Through the years, the Girl Scouts of America has had many exemplary black women among their membership ranks who have learned courage, confidence,  leadership, and civic responsibility and taken those skills to the  achieve success at the top of their industries. From science to  entertainment to media to politics to sports, the impact is undeniable:  Jackie Joyner Kersee, Queen Latifah, Condoleezza Rice, Venus Williams,  Keke Palmer, Tatyanna Ali, Mariah Carey, Florence Griffith-Joyner,  Jacqueline Joyner-Kersee, Marian Anderson, Glenda  Hatchett ... the list goes on and on.

Check out more on the history of the organization as well as seven top business leaders who turned Girl Scouts badge earning into industry bankability. ---Janell Hazelwood
When the Girl Scouts of America was initially founded in March 1912,  there was no African American inclusion, but the organization has always  been one to teach universal skills that could help advance all girls  and women. Just as strides were made nationwide on inclusion and racial  equality, the Girls Scouts would have a groundbreaking moment when the  first black troupe was founded in 1917.
Gloria D. Scott Ph.D was the first African-American to get a degree in zoology from Indiana University in 1959, and made history again in 1975 by becoming the first black woman as national president of the Girl Scouts. She'd go on to become president of Bennett College in Greensboro, N.C., where she served from 1987 to 2001.
Tennis superstar and entrepreneur Venus Williams has so many high points under her belt in sports, including being  the first African American woman to  achieve the World No. 1 in the open  era; champion in women’s doubles at the French Open; 21 Grand Slam titles; and three Olympic gold medals. She also serves as CEO of   interior design firm V Starr Interiors, fashion line, EleVen, and part-owner of the NFL’s Miami Dolphins.
Connie Lindsey is not only the current national president of Girl Scouts, but is also the executive vice president at Northern Trust, a leading wealth management firm that was ranked among Black Enterprise magazine's "40 Best Companies for Diversity." She is the first black woman to land the post, at a company with $663 billion in assets under management.
Young actress Monique Coleman rose to fame co-starring in Disney's High School Musical and continued the momentum with roles on Disney's The Suite Life of Zack & Cody, Boston Public and Dancing with the Stars. A Teen Choice Award and American Music Award winner, Coleman made history recently as the first  ever UN Youth Champion for the International Year of Youth. Jumping into the digital media business,  Coleman founded where she features content for millennials and executive produces online talk show Gimme Mo', dedicated to youth empowerment.
J Veronica Biggins is managing director of diversified search at AVNet Inc., one of the world's largest trans-national electronics distributors. She also serves on the board of directors for Southwest Airlines. She was formerly on the board of Airtran Holdings, parent company to Airtran Airways, (which was bought by Southwest last year.) Biggins' stellar resume includes being the former managing partner of diversity and senior partner at Heidrick & Struggles and a partner at Hodge, Niederer, Cariani & Lindsay. She also served as director of personnel for former President William "Bill" Clinton.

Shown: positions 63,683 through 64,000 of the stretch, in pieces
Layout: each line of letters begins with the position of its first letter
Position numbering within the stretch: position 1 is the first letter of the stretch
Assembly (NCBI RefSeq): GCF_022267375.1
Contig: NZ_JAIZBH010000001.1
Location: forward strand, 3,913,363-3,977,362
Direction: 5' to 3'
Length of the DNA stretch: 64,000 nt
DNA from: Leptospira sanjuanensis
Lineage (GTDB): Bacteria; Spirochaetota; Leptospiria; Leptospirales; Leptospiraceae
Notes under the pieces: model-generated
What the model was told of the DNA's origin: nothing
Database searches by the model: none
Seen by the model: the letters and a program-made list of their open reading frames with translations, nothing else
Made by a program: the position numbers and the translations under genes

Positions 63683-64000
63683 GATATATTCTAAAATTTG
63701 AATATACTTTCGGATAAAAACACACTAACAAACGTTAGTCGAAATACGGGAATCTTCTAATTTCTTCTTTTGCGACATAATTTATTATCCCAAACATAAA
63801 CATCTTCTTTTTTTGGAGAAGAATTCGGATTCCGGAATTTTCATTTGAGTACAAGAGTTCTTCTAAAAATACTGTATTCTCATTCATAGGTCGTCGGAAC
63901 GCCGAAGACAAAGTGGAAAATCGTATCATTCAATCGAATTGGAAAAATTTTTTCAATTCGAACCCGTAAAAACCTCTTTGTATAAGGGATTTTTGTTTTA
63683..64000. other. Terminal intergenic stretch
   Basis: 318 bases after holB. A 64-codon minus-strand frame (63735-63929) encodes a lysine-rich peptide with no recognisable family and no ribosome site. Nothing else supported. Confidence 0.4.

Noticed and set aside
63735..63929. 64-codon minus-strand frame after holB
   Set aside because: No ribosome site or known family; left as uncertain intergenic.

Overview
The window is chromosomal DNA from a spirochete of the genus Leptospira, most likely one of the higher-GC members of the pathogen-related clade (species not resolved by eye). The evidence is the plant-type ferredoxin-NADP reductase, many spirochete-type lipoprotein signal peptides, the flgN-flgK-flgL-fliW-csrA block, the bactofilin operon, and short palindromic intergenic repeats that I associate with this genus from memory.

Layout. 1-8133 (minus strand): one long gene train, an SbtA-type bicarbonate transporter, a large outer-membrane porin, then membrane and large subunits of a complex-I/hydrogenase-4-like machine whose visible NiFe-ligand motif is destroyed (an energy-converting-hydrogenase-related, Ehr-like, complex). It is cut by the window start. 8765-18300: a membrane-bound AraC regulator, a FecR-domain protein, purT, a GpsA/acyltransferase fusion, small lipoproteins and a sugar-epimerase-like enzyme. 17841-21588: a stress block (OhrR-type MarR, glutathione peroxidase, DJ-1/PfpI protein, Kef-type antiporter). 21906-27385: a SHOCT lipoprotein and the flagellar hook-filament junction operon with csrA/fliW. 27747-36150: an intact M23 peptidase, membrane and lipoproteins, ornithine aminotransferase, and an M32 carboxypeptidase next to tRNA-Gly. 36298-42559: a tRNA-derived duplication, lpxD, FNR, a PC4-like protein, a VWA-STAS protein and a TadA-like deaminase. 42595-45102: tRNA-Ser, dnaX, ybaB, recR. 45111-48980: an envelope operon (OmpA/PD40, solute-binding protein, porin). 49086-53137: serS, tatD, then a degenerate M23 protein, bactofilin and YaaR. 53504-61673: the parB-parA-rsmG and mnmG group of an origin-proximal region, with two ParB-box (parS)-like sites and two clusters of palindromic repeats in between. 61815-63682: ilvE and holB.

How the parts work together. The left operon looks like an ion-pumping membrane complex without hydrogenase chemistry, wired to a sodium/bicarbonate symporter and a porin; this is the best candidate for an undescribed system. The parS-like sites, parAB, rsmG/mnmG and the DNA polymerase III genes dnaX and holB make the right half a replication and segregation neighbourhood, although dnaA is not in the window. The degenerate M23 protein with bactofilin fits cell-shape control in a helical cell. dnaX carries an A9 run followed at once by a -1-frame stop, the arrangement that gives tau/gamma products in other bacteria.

A hip-hop pioneer, Queen Latifah has reigned supreme on shows including Living Single and blockbuster movies including The Secret Life of Bees, Chicago, and Set It Off. 

Her business brand expands beyond acting, into gold- and platinum-selling albums, multimillion-dollar endorsements, philanthropy and entrepreneurship. She's co-founder of Flavor Unit Entertainment, which executive produced the box-office hit Bringing Down the House, and had a music management roster that included top talent like Monica, OutKast, LL Cool J, and Naughty By Nature. The face of her own CoverGirl cosmetics line, Queen Latifah also heads the Lancelot H. Owens Scholarship Foundation, Inc. which provides scholarships to students.
Author, speaker, and philanthropist Susan L. Taylor has inspired millions of women around the world. From being fashion and beauty editor at Essence magazine upon its founding in 1970, to becoming editor-in-chief, Taylor was a driving force in the magazine's success for more than two decades. She helped expand the multimillion-dollar brand, executive producing TV shows as well as spearheading its book publishing arm and music festival. Her popular column, "In the Spirit" lead to a New York Times bestseller of the same name.

Taylor now focuses her time heading National CARES Mentoring Movement, the nonprofit she founded to  connect black mentors with youth advocacy programs.

(For more information on how you can help build the next generation of women leaders, visit the Girl Scouts'

Women’s History Month: 7 Black Business Leaders Who Were Girl Scouts